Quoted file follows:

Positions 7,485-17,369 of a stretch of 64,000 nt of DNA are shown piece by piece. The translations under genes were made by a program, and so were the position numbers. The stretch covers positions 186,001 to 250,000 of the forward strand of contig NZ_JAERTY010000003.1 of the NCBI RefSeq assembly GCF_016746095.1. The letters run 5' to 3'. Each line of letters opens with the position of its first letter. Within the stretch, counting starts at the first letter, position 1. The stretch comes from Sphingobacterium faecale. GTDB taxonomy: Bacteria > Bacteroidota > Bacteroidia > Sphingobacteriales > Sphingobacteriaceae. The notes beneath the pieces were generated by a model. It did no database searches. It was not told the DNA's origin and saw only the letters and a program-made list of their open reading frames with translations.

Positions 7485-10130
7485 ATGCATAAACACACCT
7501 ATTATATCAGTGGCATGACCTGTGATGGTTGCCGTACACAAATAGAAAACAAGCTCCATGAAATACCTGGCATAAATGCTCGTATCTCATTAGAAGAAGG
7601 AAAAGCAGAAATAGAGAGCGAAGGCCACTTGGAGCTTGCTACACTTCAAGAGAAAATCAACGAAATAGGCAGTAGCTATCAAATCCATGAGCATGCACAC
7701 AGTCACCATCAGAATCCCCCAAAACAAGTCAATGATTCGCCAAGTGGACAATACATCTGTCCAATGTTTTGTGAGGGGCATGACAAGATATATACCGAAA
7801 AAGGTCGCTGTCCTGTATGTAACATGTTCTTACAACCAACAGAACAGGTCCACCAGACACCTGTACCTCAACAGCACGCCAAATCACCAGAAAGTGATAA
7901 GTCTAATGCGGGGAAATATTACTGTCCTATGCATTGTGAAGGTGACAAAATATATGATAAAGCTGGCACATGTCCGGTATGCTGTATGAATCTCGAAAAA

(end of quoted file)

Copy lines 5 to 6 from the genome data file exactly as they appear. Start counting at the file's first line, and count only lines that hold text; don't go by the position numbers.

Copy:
7601 AAAAGCAGAAATAGAGAGCGAAGGCCACTTGGAGCTTGCTACACTTCAAGAGAAAATCAACGAAATAGGCAGTAGCTATCAAATCCATGAGCATGCACAC
7701 AGTCACCATCAGAATCCCCCAAAACAAGTCAATGATTCGCCAAGTGGACAATACATCTGTCCAATGTTTTGTGAGGGGCATGACAAGATATATACCGAAA